Lego Lunar Research Base Review

Essential information

Price: $129.99/£89.99

Model number: 60350

Number of pieces: 786

Dimensions: Approximately 5 inches (13 cm) high, 15.5 inches (40 cm) wide and 10 inches (25 cm) deep.

Recommended age: 7+

NASA might have plans in place for a moon base, but Lego beat them with the recently released Lego Lunar Research Base. Released alongside three other kits as part of Lego’s SLS Artemis-inspired range, the Lunar Research Base kit is filled with authentic details based on real space vehicles and equipment such as the VIPER Lunar Rover.

With a recommended age of 7+, the Lego Lunar Research Base is definitely aimed at children, rather than adult collectors, but there’s plenty to enjoy here for both groups. It’s the second most expensive Lego Space set with an MSRP of $129.99 (opens in a new tab)making it one of the more expensive Lego City kits on the market, but you get what you pay for in terms of playability.

If you want to check out the rest of the Artemis-inspired Lego sets, head over to our best Lego space sets page for an overview of them all, alongside other NASA and space-inspired Lego kits. We also have our Lego space deals page to help you save money on intergalactic Legos as well.

But if the Lego Lunar Research Base sounds like your kind of thing, then read on for our full review. Is it worth the giant leap for your wallet, or should you take a small step back and get out of the Lego store?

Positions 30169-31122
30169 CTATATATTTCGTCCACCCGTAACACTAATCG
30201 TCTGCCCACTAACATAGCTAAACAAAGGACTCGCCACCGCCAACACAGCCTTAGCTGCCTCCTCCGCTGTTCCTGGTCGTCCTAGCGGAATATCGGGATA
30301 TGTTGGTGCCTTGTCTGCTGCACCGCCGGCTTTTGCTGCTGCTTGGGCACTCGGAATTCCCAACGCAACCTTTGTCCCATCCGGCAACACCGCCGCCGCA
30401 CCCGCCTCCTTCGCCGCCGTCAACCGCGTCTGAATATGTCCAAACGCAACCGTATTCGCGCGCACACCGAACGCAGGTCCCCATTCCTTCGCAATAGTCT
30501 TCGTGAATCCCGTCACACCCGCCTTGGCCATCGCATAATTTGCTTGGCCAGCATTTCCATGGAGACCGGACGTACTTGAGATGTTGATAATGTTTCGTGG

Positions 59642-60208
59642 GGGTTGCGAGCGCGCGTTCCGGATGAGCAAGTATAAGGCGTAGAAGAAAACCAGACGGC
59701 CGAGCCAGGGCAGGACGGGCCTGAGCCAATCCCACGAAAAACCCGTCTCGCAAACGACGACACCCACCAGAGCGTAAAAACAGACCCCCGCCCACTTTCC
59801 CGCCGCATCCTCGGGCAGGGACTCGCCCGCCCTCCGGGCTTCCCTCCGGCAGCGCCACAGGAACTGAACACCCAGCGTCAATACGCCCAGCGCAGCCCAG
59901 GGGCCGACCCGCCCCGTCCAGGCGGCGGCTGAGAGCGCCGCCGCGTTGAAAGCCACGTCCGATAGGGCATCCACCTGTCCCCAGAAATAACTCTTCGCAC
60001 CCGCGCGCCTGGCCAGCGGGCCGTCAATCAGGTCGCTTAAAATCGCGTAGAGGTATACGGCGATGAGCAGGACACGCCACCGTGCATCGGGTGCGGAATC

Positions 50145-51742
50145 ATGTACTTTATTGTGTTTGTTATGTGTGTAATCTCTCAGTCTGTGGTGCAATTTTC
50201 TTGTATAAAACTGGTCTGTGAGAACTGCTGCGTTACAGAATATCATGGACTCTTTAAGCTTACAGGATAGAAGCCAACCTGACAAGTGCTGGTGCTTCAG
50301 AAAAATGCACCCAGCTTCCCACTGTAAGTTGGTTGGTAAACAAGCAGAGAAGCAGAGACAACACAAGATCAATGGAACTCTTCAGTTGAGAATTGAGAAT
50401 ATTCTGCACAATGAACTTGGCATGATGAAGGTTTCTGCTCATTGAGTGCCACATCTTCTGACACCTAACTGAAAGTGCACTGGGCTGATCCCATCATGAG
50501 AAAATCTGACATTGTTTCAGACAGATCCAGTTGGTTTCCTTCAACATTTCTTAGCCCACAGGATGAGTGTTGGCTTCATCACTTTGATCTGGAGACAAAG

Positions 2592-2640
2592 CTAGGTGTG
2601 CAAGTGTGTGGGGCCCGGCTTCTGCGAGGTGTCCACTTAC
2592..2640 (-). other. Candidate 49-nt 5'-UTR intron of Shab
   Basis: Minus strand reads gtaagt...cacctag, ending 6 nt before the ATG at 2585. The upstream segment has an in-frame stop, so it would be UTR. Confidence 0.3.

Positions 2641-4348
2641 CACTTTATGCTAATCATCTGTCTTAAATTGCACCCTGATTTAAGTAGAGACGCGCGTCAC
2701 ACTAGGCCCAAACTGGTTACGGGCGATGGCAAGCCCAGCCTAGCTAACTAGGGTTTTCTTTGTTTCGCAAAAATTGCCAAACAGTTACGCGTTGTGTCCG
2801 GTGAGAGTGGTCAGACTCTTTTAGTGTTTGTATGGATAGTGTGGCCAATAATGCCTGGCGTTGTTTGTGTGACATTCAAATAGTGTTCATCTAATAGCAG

Lego Lunar Research Base: Build

  • 786 pieces
  • Varied and interesting construction
  • Lots of stickers

The Lego Lunar Research Base is a fun and diverse build thanks to the different sections. The base itself takes the majority of the build time, but there’s also the lunar lander, moon buggy, VIPER-inspired lunar rover, Skycrane drone, asteroid impact crater, and astronauts to also assemble. In total, we’d say it took us a few hours to build the set, but the different components make it easy to break it down into a few different build sessions if you want to get the most out of the experience with your kids. . There are even separate instruction manuals for each section.

Following the instructions provided, you will begin to assemble the astronauts, the crashed asteroid site, and the smaller vehicles – the drone (which has a working winch and grabber), the moon buggy, and the equipment trailer. Everything is quick and easy to make, giving your kids a sense of quick accomplishment and something to play with. From there, you will move onto the Lunar Lander Rocket. This section of the build is fairly simple, although there are plenty of stickers to attach here. The lander itself has a cold moving flame that descends from the rocket when you lift it off the ground.